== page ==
In the effort to curb suburban sprawl, Austin is encouraging urban density. The home-owner of a Historic Clarksville home decided to take advantage of their large hilltop lot and central location by building a small, vertical house, hidden away on their back alley. Within walking and biking distance to downtown it provides the perfect spot for visitors (the couple’s adult children) wanting to partake of Austin’s urban scene.

Within the context of the Historic house along with power polls, cedar fences, and trash cans, the structure wanted to be a blending of modest materials, friendly and secondary to the main house and rugged enough for the service alley.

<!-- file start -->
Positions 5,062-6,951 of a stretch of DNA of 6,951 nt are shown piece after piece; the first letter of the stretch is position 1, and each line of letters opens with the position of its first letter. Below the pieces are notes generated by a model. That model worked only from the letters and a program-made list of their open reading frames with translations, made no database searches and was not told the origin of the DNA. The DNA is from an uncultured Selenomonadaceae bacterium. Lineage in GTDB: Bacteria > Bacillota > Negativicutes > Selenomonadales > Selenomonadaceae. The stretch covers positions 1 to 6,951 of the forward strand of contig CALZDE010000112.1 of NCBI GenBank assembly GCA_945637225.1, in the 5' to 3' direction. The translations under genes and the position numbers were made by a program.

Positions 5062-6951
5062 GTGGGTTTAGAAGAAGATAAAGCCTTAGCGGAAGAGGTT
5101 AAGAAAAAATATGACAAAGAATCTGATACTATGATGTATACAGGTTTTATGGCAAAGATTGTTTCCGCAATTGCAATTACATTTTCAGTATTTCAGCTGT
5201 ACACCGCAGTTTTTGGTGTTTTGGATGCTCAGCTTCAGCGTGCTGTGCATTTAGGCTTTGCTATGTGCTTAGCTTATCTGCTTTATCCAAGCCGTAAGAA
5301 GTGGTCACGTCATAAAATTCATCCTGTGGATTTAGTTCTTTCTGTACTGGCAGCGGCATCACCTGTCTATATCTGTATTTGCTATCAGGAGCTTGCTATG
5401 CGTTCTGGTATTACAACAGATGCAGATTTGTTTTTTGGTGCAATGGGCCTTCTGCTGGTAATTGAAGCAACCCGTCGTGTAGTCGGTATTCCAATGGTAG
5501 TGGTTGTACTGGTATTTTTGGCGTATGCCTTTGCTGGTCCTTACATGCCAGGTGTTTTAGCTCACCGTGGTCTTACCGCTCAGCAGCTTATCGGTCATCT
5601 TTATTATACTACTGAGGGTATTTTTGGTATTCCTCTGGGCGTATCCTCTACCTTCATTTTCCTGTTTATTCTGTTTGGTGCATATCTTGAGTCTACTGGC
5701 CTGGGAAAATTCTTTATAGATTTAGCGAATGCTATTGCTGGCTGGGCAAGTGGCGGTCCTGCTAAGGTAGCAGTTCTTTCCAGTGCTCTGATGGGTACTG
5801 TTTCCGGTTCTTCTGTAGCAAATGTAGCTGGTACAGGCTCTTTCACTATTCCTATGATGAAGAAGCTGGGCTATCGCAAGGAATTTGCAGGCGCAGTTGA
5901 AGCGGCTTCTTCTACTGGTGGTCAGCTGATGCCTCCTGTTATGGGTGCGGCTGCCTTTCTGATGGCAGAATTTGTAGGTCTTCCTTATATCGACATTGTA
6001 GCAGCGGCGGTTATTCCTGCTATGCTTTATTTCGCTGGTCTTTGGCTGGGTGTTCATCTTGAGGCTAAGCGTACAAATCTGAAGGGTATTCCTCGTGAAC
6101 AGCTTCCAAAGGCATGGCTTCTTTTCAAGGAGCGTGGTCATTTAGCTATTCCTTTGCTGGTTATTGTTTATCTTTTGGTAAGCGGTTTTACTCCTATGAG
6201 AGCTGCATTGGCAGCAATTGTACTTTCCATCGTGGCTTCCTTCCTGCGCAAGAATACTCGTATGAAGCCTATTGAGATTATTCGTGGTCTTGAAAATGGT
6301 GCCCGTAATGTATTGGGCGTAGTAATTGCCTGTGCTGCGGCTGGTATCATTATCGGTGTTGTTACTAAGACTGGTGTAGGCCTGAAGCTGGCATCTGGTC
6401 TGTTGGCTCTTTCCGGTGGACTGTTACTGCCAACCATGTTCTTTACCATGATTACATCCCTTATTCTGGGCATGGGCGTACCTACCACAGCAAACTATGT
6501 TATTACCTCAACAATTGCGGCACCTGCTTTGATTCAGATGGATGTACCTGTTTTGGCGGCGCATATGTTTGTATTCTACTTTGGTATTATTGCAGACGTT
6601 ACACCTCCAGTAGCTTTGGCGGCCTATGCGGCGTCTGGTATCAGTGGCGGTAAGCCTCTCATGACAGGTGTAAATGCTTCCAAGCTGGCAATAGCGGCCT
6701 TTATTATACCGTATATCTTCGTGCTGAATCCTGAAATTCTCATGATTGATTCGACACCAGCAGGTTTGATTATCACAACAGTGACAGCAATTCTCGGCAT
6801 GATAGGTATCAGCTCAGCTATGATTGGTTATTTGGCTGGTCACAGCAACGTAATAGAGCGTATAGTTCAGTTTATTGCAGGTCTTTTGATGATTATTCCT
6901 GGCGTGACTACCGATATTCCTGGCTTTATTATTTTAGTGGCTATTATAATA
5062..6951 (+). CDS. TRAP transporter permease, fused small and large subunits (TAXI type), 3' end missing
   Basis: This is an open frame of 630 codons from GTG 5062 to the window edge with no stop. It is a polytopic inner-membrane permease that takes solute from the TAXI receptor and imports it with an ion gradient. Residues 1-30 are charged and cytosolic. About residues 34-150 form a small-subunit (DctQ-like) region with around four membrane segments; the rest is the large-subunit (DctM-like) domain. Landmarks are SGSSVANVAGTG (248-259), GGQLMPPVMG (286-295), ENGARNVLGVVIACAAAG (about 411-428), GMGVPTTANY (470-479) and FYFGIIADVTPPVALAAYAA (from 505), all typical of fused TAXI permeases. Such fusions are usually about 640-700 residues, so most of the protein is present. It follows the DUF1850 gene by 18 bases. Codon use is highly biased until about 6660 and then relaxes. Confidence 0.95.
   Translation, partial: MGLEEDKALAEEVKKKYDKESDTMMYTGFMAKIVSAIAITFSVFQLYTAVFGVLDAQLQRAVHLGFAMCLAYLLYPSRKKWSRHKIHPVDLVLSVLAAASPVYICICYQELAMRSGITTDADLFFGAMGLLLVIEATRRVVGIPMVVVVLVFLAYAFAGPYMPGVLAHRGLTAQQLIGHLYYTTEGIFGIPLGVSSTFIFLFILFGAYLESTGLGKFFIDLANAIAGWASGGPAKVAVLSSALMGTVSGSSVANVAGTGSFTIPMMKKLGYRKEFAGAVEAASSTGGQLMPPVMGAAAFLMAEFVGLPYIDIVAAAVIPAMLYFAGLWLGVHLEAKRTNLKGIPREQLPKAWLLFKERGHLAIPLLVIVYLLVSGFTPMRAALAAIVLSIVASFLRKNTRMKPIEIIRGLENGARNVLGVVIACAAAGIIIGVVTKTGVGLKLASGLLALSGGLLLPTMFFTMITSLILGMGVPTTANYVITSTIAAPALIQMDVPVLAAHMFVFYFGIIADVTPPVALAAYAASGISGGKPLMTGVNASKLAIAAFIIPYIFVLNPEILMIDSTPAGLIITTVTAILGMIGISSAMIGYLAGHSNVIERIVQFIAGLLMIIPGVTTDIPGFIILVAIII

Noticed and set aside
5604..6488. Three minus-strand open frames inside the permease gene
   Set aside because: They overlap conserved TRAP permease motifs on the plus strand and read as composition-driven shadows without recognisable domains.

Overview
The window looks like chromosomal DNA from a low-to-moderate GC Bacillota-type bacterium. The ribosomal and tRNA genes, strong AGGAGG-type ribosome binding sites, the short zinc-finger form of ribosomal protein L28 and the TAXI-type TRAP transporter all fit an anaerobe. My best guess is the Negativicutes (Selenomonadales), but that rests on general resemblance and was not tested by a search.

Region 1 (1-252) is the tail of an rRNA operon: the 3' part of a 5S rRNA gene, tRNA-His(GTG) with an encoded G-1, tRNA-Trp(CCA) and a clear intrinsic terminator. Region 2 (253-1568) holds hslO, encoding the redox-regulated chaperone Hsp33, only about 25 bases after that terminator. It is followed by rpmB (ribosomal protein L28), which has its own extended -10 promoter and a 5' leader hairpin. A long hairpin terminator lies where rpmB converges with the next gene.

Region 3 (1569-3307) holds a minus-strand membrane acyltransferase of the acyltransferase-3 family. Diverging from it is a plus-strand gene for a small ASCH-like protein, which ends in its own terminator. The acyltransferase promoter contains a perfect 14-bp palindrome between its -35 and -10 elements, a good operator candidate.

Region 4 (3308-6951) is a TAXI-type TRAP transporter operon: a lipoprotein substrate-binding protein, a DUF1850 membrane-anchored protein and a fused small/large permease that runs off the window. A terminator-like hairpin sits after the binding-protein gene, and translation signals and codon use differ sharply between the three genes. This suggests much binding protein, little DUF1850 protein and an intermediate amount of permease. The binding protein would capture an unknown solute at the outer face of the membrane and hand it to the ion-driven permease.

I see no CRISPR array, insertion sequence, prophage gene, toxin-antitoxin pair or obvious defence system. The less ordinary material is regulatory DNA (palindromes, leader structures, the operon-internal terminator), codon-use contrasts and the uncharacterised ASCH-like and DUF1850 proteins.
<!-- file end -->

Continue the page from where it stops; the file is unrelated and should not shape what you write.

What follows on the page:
Cedar fence boards aligned with painted board and batten siding skin the building. A roof deck on top affords sweeping views of the adjacent skyline. A second floor dormer window tucked into a bed nook, speaks to the kitchen window of the original house. Two bays of parking serve the main house while a third can be transformed to a ground level covered porch; space created and dialog between the two structures provides the perfect venue for backyard parties.

“It’s very accomplished. I love the simple play of the board and batten siding; the interplay between very common materials elevates the ordinary to the extraordinary.”

-juror Wendell Burnette, FAIA


2015 AIA Austin Design Award

2015 AIA Austin Homes Tour

Back Alley Renovation